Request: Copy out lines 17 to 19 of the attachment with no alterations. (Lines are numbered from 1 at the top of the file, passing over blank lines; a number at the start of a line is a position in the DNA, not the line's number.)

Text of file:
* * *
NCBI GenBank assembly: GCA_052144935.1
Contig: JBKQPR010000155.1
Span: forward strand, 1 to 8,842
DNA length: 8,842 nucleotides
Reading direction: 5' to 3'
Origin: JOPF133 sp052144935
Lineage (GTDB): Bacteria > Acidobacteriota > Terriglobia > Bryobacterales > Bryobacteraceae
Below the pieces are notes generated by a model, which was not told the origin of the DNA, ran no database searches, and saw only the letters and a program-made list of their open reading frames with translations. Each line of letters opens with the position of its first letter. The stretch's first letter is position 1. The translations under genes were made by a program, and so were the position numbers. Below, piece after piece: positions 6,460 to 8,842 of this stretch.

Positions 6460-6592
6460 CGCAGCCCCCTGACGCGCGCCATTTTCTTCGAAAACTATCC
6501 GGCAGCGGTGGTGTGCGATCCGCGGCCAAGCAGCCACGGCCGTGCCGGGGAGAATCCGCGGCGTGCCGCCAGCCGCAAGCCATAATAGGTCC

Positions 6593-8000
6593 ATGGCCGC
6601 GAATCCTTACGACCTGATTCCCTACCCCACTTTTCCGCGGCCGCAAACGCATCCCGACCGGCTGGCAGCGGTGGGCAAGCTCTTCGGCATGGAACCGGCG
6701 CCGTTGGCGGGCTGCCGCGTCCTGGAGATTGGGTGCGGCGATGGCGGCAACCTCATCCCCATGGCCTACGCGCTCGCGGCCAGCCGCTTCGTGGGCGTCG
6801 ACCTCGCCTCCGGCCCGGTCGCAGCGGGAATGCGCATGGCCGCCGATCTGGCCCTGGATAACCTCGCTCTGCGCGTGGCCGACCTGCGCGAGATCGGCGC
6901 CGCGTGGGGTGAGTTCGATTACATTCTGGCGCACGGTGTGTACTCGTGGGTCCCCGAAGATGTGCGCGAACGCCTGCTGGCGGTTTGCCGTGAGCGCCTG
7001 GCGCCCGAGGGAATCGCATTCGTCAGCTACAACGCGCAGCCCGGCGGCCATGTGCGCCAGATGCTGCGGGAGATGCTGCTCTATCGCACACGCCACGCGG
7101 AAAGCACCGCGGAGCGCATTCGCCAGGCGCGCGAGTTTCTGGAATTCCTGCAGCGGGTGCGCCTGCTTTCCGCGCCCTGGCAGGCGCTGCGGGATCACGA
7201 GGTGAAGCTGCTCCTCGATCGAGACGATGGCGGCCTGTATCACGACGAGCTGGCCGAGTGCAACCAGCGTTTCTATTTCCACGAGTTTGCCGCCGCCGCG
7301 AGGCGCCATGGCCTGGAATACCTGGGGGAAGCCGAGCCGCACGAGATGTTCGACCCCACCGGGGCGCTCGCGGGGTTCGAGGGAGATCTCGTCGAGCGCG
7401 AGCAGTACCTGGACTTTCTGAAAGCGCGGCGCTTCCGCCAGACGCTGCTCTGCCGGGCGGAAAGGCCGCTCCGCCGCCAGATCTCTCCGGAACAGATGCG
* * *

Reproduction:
6901 CGCGTGGGGTGAGTTCGATTACATTCTGGCGCACGGTGTGTACTCGTGGGTCCCCGAAGATGTGCGCGAACGCCTGCTGGCGGTTTGCCGTGAGCGCCTG
7001 GCGCCCGAGGGAATCGCATTCGTCAGCTACAACGCGCAGCCCGGCGGCCATGTGCGCCAGATGCTGCGGGAGATGCTGCTCTATCGCACACGCCACGCGG
7101 AAAGCACCGCGGAGCGCATTCGCCAGGCGCGCGAGTTTCTGGAATTCCTGCAGCGGGTGCGCCTGCTTTCCGCGCCCTGGCAGGCGCTGCGGGATCACGA